'The boldest, best executed, and most far-reaching publishing project devoted to contemporary art. These books will revolutionize the way contemporary art is presented and written about.' (Artforum) 'The combination of intelligent analysis, personal insight, useful facts and plentiful pictures is a superb format invaluable for specialists but also interesting for casual readers, it makes these books a must for the library of anyone who cares about contemporary art.' (Time Out) 'A unique series of informative monographs on individual artists.' (The Sunday Times) 'Amongst other recently published monographs, the revised and enlarged edition of Phaidon's Luc Tuymans, from its Contemporary Artists Series is opportune as it is just in time for his major show at Tate Modern in the Summer of 2004. Indeed Tate will find it difficult to match the breadth and scale of this book in any exhibition catalogue it may choose to produce. Tuymans is rapidly gaining ground as the successor to Gerhard Richter as the History Painter of the late 20th Century, and this book, which amounts to a catalogue raisonne as nearly every one of his paintings is reproduced, goes some way towards confirming his reputation.' (Andrew Wilson (deputy editor of) Art Monthly)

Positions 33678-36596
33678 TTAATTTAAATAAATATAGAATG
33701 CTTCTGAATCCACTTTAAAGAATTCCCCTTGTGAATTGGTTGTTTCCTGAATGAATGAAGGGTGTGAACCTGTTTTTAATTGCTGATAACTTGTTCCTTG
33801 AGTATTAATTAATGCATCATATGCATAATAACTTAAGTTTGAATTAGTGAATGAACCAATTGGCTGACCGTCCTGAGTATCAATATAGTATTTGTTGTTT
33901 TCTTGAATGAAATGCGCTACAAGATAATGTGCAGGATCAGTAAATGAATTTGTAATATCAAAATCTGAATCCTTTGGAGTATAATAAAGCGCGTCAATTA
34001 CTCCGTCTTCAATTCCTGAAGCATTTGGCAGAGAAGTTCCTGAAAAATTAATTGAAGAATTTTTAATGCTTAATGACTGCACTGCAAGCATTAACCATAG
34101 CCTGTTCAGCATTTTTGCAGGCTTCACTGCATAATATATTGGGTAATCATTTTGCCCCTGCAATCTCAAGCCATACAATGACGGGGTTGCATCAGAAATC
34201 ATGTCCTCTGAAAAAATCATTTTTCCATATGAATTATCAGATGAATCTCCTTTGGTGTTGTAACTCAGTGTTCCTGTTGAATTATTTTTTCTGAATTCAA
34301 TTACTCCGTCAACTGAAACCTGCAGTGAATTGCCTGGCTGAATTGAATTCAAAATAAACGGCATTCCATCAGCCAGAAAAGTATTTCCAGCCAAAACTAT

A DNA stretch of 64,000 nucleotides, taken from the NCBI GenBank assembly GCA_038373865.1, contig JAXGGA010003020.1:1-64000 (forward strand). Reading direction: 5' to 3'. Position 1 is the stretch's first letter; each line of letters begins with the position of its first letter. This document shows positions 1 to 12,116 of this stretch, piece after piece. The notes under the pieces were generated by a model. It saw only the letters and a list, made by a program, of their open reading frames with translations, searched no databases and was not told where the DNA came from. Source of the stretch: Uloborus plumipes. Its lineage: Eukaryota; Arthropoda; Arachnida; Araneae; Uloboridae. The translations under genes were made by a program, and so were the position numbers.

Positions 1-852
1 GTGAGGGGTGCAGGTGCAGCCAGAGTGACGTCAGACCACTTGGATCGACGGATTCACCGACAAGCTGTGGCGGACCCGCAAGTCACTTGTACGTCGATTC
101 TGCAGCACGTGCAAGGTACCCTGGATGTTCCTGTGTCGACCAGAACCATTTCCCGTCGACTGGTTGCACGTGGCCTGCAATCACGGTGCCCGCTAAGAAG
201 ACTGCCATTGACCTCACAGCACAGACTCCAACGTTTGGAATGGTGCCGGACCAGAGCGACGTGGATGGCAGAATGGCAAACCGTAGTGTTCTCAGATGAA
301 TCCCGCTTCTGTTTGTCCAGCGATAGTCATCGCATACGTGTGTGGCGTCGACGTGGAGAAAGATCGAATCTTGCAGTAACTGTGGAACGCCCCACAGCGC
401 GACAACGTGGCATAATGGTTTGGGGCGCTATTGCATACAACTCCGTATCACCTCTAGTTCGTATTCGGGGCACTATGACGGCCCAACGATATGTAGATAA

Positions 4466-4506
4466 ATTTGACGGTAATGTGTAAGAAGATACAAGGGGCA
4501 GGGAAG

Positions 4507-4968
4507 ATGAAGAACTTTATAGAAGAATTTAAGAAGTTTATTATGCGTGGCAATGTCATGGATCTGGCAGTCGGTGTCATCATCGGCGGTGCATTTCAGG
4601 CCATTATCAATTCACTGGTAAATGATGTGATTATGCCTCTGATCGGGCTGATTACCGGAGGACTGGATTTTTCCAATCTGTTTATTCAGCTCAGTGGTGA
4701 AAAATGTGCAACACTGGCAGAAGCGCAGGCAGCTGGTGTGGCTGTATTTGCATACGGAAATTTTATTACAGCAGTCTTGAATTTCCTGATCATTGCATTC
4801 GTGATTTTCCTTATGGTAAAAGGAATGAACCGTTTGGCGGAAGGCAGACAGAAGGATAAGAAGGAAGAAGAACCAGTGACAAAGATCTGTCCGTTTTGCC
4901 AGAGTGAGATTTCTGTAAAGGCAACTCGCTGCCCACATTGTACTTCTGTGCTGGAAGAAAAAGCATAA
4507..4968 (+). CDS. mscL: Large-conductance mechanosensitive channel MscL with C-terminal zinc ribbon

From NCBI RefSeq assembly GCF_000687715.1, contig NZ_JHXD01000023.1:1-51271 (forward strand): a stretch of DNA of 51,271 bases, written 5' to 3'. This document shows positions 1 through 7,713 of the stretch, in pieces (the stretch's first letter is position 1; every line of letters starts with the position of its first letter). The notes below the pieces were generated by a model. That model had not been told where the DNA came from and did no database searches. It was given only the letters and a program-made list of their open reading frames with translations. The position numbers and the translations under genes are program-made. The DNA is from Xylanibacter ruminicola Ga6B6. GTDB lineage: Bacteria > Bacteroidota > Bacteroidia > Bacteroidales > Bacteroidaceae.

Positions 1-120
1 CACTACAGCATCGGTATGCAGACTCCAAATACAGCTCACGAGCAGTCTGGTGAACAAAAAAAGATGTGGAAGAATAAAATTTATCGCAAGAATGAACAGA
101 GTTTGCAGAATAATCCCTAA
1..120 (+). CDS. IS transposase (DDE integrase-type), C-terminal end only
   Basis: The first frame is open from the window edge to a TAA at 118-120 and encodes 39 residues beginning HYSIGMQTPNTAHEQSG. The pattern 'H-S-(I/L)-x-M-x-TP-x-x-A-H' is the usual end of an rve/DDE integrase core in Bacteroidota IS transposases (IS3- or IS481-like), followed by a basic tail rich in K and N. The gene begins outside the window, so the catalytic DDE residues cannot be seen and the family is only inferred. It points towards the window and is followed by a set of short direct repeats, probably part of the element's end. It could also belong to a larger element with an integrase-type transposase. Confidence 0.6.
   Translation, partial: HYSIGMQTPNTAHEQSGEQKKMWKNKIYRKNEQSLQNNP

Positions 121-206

Tuymans' monochromatic palette and choice of subject matter - domestic interiors, commonplace objects or family portraits - link painting with post-war filmmaking and amateur photography. The sources of other images on his canvases give his work a brooding violence. Although modest in scale and sensitive in execution, this work is powerful in its haunting evocation of lost lives and repressed histories. In general Tuymans' works are painted in groups for each show and with the venue and the exhibition space in mind. For example, when he represented his country in the Belgian Pavilion at the 2001 Venice Biennial, Tuymans produced a cycle of works based on the murder of the first post-independence Prime Minister of the Congo, Patrice Lumumba. Other works in the cycle show images of African sculpture copies from a statue in a Belgian restaurant and images from the Belgian Royal Museum's African collection. These works raised issues about colonialism and post-colonialism, but also came at a time when a parliamentary commission was investigating the links between the Belgian government and royal family's policies and the death of Lumumba.